Lightness is a great advantage for the cordless Dremel, but it also comes back to bite it in another area — power. Cordless Dremels just don’t have the same power output as corded Dremels. They also don’t reach the same max speed. They’re still completely capable tools, but they can’t quite hit the same top-end statistics of power and speed that a corded Dremel can since it’s getting power from the electric grid.
But there’s another area where the cordless Dremel goes light as well — work time. Not that the battery life is poor. For the most part, Dremels have a pretty decent battery life. But you’ll still be limited to the life of that battery. Once it dies, your work is on hold until you get it fully charged again.
That said, there is less setup time with a cordless Dremel, though the difference is minimal. Still, if you’re only pulling the tool out for a minor repair, the ease and convenience of a cordless Dremel can’t be understated.
- See Also: 8 Best Cordless Dremels
It’s About Freedom and Power
While that might sound like a political statement from one candidate about another, in the case of cordless and corded Dremels, these are going to be the deciding factors. The number one thing to remember is that these are essentially the same tools. Truthfully, the only difference comes down to whether it’s powered by a battery that needs charging or it’s plugged into an electrical outlet.
Maneuverability and Precision
Because cordless Dremels are lighter and not held back by a cord, they tend to be more maneuverable, and thus, more precise. If you’re doing intricate work that requires absolute precision, we think you’d be better served by a cordless Dremel.
Power, Speed, and Work Time
Dremels aren’t power drills; they’re not necessarily meant for heavy-duty work. Still, they’re pretty powerful tools that can serve as more precise stand-ins for drills, sanders, and more in many circumstances. If you need a Dremel with as much power as possible, you’ll want to go with a corded model.
Likewise, if you’re grinding, sanding, polishing, or any other activity that requires high speeds, a corded Dremel may be preferable since they can reach higher RPM.
And finally, if you’re working with a Dremel all day, you’ll probably want to go with a corded Dremel to prevent the need for constant battery charging.
Quick Look: Our Top Choices
|Our Favorite Cordless Dremel||Dremel 8220-1/28 12-Volt Max Cordless Rotary Tool Kit||
|Our Favorite Corded Dremel||Dremel 100-N/7 Single Speed Rotary Tool Kit||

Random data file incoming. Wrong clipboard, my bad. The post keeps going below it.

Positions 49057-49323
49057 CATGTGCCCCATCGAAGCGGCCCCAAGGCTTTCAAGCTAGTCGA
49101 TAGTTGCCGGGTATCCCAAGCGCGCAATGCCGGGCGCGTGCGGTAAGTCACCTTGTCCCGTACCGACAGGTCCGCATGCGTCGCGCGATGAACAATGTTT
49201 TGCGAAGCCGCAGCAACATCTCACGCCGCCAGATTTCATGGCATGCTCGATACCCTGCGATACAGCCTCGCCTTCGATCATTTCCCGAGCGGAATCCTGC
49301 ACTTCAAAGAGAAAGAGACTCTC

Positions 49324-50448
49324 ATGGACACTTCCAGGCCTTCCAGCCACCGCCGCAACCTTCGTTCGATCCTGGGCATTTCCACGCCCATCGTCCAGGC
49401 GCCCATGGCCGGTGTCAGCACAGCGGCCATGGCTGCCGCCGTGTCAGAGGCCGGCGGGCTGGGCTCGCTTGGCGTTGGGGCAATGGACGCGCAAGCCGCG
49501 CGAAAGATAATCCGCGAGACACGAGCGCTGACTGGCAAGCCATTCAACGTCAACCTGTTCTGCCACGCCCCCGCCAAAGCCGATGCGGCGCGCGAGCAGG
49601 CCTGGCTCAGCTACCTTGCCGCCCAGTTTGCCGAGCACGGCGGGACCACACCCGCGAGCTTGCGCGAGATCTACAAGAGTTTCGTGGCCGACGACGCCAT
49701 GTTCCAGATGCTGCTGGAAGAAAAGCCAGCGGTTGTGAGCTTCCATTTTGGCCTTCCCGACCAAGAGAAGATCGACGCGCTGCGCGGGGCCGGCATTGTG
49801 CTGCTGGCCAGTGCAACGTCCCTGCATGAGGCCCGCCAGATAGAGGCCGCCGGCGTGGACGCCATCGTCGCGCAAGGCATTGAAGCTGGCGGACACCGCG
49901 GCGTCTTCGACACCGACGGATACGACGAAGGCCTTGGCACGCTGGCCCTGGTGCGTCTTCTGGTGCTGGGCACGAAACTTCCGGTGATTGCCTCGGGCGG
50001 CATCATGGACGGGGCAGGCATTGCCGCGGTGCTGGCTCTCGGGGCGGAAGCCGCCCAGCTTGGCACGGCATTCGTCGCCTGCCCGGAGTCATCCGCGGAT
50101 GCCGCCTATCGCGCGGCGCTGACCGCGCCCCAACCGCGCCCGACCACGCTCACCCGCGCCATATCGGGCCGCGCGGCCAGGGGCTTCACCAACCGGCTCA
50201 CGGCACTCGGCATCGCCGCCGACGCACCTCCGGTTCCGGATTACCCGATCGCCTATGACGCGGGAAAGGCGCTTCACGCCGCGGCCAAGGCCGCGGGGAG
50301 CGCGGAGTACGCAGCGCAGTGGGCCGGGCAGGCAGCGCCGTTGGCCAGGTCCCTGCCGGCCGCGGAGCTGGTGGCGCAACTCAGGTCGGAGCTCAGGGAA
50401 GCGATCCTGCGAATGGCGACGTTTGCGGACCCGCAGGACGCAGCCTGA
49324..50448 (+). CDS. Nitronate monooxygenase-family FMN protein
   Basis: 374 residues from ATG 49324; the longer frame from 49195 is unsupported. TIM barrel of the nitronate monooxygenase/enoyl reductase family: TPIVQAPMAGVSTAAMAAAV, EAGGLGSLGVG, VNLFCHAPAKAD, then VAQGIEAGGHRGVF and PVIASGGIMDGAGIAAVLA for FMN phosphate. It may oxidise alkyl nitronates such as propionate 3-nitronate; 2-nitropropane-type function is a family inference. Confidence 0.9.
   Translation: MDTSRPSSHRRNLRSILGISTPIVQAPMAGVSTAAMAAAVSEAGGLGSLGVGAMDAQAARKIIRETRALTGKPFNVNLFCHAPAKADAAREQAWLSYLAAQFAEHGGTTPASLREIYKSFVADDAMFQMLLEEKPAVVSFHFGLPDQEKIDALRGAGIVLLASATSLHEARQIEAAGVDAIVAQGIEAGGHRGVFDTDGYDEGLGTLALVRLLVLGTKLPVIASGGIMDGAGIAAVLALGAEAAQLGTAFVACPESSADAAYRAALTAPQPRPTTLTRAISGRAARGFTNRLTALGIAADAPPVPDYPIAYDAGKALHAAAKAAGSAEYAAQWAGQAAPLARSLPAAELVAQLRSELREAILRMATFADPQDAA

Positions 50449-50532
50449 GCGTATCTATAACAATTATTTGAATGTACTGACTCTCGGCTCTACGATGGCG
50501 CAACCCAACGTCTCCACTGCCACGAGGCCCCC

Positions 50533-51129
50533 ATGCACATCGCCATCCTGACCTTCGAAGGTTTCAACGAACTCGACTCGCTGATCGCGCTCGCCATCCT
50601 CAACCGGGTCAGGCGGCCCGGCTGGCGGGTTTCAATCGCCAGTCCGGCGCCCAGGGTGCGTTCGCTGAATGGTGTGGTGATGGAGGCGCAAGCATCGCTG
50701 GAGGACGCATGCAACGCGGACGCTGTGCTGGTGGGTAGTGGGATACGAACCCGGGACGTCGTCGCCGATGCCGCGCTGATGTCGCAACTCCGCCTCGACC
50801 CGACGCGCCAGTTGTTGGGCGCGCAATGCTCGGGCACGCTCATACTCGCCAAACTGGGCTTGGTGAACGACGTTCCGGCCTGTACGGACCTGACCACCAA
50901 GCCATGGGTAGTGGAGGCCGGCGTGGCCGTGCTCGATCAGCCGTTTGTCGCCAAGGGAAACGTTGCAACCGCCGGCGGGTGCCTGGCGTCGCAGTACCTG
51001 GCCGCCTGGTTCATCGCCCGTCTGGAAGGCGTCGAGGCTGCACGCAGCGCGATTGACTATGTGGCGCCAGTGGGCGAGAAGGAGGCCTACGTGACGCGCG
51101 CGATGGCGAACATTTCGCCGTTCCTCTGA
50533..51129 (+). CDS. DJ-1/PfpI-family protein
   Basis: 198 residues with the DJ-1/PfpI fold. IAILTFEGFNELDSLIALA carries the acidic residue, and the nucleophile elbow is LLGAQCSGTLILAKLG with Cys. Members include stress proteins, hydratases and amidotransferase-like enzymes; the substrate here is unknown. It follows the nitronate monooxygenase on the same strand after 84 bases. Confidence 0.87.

Our Favorite Cordless Dremel: Dremel 8220-1/28 12-Volt Max Cordless Rotary Tool Kit
This cordless Dremel comes with 28 high-quality accessories, including attachments for carving, engraving, cutting, grinding, sharpening, polishing, sanding, and lots more. Thanks to the hard case, you’ll be able to keep everything neat and organized.
At just 22 ounces, this is a pretty light Dremel, considering its top-of-the-line functionality. It uses the 12V max system with a removable lithium-ion battery that charges in just an hour.
Our Favorite Corded Dremel: Dremel 100-N/7 Single Speed Rotary Tool Kit
This corded Dremel kit is perfect for someone just getting started working with Dremels. It’s affordably priced but still manages 35,000 RPM speeds. Equipped with replaceable motor brushes, you can easily repair this tool when it wears out, greatly extending its useful life.
With 1.15 amps of power and 7 accessories, it’s not the most diverse or powerful Dremel, but it’s an incredible value that gives you everything you need to reliably get started working with Dremels.
As you can see, these two tools are almost identical. The only real difference is that one has a long, heavy cord attached to the back while the other runs on battery.
If you need ultimate precision and maneuverability, we recommend the lighter cordless Dremel that’s not tied to an electrical outlet.
But if you need power and hours of working time, then you’d be better off with a corded Dremel.
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- 1 Overview of Corded Dremel
- 2 Overview of Cordless Dremel
- 3 It’s About Freedom and Power
- 4 Maneuverability and Precision
- 5 Power, Speed, and Work Time
- 6 Quick Look: Our Top Choices
- 7 Conclusion